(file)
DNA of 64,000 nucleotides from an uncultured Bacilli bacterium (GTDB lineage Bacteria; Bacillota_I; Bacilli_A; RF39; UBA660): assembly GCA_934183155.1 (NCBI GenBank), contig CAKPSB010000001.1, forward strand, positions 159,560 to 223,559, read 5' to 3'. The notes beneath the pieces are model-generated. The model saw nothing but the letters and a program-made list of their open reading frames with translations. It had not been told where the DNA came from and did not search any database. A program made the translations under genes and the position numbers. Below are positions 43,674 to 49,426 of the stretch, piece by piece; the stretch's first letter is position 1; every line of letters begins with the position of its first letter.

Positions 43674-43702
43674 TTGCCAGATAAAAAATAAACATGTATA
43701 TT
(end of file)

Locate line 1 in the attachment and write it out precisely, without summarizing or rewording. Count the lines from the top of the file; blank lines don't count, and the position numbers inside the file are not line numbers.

DNA of 64,000 nucleotides from an uncultured Bacilli bacterium (GTDB lineage Bacteria; Bacillota_I; Bacilli_A; RF39; UBA660): assembly GCA_934183155.1 (NCBI GenBank), contig CAKPSB010000001.1, forward strand, positions 159,560 to 223,559, read 5' to 3'. The notes beneath the pieces are model-generated. The model saw nothing but the letters and a program-made list of their open reading frames with translations. It had not been told where the DNA came from and did not search any database. A program made the translations under genes and the position numbers. Below are positions 43,674 to 49,426 of the stretch, piece by piece; the stretch's first letter is position 1; every line of letters begins with the position of its first letter.